Editor's note: Pat and Wally Kutteles are the parents of Pfc. Barry Winchell, who was murdered 11 years ago at Fort Campbell, Kentucky. Each year the couple travel to Washington to share the story of their son's murder with members of Congress in an effort to illustrate why "don't ask, don't tell" should be repealed.
Kansas City, Missouri (CNN) -- The coffee was brewing and we were just starting our day when the telephone rang the morning of July 5, 1999. It was a call that every parent prays never will come.
The Army colonel was calling from Fort Campbell, Kentucky, where our son was based in the U.S. Army. A fellow soldier had attacked our son, Barry Winchell. He had been taken to a civilian hospital in Nashville, Tennessee.
We raced to the Kansas City airport. When we arrived at the hospital, Barry was clinging to life. His face was unrecognizable. Contrary to what the colonel had said on the telephone, Barry had not been kicked in the head by the other soldier. He had been beaten with a baseball bat as he slept in the barracks. The doctor said he had irreparable brain damage and recovery was unlikely.
Barry had been a victim of constant, vicious harassment after another soldier -- one of two involved in his murder -- started a rumor that he was gay.
Several of Barry's superiors were witnesses to the harassment, yet did nothing about it. Some of those superiors not only did nothing to stop the escalation of violence that would lead to our son's death, they also took part in the harassment.
One staff sergeant eventually stopped participating and started telling others to stop. Barry was one of his top soldiers and he noticed the effect the torment was having on him. The staff sergeant decided to file a complaint with a commanding officer, but it was ignored.
Army values were one of the things that attracted Barry to the service. Loyalty: Be true to your country, the Army, your unit, and other soldiers. Respect: Treat others with dignity and respect and expect others to do the same. Selfless service: Put the welfare of the nation, the Army, and your subordinates before your own. Integrity: Do what is right, legally and morally. Honor: Live up to the Army's values.
Clearly, many stationed at Fort Campbell were not living up to these values. And it cost our son his life. On July 6, we said goodbye as the machines that kept Barry alive were turned off.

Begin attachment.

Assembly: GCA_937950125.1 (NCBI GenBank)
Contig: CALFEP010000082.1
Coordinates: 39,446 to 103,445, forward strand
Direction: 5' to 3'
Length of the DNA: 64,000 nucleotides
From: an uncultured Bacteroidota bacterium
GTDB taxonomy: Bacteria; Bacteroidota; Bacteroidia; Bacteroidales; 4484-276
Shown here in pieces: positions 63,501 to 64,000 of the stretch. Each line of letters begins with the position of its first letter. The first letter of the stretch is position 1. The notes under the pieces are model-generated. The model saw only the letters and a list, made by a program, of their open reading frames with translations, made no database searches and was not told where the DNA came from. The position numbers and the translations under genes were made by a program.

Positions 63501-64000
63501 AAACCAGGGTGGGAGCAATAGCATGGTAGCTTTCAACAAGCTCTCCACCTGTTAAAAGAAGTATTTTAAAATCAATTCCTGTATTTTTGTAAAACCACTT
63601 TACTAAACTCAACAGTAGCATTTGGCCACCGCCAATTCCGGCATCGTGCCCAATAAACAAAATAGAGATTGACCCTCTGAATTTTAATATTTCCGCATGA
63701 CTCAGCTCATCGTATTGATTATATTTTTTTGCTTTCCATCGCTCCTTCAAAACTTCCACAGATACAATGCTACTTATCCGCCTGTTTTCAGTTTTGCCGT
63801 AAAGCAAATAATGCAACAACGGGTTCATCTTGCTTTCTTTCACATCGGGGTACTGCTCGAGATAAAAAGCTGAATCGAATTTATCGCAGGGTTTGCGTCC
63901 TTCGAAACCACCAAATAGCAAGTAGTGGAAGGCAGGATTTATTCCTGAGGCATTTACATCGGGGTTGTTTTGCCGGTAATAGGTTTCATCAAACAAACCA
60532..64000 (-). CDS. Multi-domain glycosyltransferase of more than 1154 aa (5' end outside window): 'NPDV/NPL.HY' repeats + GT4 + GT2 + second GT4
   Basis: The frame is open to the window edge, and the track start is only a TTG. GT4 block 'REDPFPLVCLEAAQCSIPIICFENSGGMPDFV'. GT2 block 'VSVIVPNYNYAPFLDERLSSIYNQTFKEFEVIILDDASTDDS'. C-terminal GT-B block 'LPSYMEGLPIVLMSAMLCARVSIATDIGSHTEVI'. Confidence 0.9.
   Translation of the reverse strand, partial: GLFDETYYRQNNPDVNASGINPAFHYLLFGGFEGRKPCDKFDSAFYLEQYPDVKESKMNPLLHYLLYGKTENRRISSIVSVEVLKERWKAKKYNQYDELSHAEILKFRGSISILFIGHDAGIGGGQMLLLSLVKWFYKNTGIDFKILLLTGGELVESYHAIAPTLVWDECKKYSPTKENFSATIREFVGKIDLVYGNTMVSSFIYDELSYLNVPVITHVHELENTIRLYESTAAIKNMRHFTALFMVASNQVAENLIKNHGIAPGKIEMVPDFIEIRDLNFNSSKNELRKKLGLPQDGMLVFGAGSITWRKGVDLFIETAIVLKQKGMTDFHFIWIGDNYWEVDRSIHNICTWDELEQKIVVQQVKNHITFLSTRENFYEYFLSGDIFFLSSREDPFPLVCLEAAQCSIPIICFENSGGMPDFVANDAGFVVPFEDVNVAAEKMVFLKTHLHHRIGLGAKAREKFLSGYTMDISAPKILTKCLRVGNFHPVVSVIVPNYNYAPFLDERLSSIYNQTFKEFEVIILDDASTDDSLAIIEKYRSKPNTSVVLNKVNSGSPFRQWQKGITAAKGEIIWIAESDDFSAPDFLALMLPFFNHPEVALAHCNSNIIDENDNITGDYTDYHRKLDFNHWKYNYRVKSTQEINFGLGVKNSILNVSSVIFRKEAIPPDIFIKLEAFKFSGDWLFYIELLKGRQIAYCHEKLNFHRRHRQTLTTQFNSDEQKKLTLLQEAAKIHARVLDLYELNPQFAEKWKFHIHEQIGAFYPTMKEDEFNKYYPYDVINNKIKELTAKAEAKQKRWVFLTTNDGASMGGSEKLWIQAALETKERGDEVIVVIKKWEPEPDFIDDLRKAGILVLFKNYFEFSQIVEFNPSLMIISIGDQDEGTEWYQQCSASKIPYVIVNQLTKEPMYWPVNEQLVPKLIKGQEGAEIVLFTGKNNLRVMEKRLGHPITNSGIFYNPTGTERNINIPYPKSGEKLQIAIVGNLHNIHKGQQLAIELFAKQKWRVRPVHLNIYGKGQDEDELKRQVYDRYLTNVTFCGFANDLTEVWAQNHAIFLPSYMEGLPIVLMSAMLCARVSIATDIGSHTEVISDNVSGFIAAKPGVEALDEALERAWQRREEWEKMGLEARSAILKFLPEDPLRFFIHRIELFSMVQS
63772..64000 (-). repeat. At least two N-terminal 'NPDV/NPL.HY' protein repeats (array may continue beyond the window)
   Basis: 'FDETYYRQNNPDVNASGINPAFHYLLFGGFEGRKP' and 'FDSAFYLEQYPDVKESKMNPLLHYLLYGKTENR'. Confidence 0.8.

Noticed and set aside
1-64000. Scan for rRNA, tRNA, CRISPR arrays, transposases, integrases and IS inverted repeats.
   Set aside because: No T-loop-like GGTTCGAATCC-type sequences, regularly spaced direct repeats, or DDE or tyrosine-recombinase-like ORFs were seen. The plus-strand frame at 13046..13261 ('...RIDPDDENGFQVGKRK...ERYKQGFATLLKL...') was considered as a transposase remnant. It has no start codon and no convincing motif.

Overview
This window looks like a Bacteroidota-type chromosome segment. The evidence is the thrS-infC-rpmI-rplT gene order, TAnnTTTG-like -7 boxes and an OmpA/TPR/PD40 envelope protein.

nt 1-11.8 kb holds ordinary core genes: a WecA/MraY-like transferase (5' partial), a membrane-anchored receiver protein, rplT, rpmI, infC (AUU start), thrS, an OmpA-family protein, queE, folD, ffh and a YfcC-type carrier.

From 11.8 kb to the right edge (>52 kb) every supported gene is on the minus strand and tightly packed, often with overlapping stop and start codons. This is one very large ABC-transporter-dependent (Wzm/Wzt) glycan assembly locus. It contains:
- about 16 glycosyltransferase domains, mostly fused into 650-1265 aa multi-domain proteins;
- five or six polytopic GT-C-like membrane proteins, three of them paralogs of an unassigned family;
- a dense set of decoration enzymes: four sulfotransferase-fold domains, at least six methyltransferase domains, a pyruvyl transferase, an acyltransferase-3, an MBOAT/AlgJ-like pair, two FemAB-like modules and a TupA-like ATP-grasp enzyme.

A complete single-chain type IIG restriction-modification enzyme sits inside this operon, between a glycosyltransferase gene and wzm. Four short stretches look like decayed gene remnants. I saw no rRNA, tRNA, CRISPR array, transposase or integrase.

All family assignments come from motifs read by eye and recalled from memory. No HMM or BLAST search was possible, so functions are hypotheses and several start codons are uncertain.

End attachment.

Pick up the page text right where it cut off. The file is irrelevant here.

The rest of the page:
Barry was only 21. He loved the Army. He loved serving our country. And he was among the best in his company. Barry was awarded two Army Commendation Medals and one Army Achievement Medal with the Oak Leaf Cluster. He wanted to be the best he could be and eventually become a helicopter pilot.
Barry's death was -- and remains -- a heart-wrenching tragedy for us. In the days and months afterward, we were comforted by the hundreds of letters and e-mails we received. Many of the authors were gay service members. We realized that our son was not alone in the torture he endured. We realized that "don't ask, don't tell" essentially makes it impossible for gays or those, like Barry, who are perceived to be gay, to seek the help of their superiors without risking investigation and discharge.
Since then, we have worked tirelessly to ensure that Barry did not die in vain. We have spoken around the country, advocating tirelessly for repeal of "don't ask, don't tell." That is because DADT amounts to an endorsement of harassment and discrimination. It says to other service members that gays in the military are second-class citizens, that they are not worthy of the respect dictated in the Army's values. Those who assert that the law serves to protect gays in the military are wrong -- it corroborates the fears and bigotry of those who are anti-gay. Worse, it encourages those who are prone to violence to act on their rage.
Our son could be with these brothers and sisters in arms today, but he was taken from us just as he was beginning to realize his dream. He was a quiet, compassionate and strong young man -- the kind of dedicated soldier our country needs as we fight two wars. Nothing will replace him. Nothing will take away the pain that haunts us to this day.
The attitude of society toward gays serving in the military has changed in the 17 years since DADT went into effect. It's no longer the divisive issue it used to be. When we go to Capitol Hill, we talk about the change we've witnessed in our lifetimes on LGBT -- lesbian, gay, bisexual and transgendered -- issues. It's clear to us that the younger generation of service members couldn't care less about sexual orientation. But they couldn't care more about integrity and honesty, serving one's country and being supportive of their comrades.
Our work to repeal the law that contributed to our son's death has given us focus. We look forward to the day when this law is repealed and when the armed forces adopt a policy that demonstrates clearly that all service members, including those who are gay or lesbian, are worthy of serving our country with dignity and integrity.
Only then can our sons and daughters feel safe in reporting harassment. Only then will their superiors, up the chain of command, be held fully responsible for protecting our sons and daughters equally, no matter what their sexual orientation.
Soon, members of the U.S. Senate will have an opportunity to ensure that Barry's death was not in vain, that no other young man or woman will be denied the chance to serve the country they love simply because of their actual or perceived sexual orientation. Joint Chiefs Chairman Adm. Michael Mullen has said it is the right thing to do. We urge senators to stand with Admiral Mullen and be on the right side of history.
The opinions expressed in this commentary are solely those of Pat and Wally Kutteles.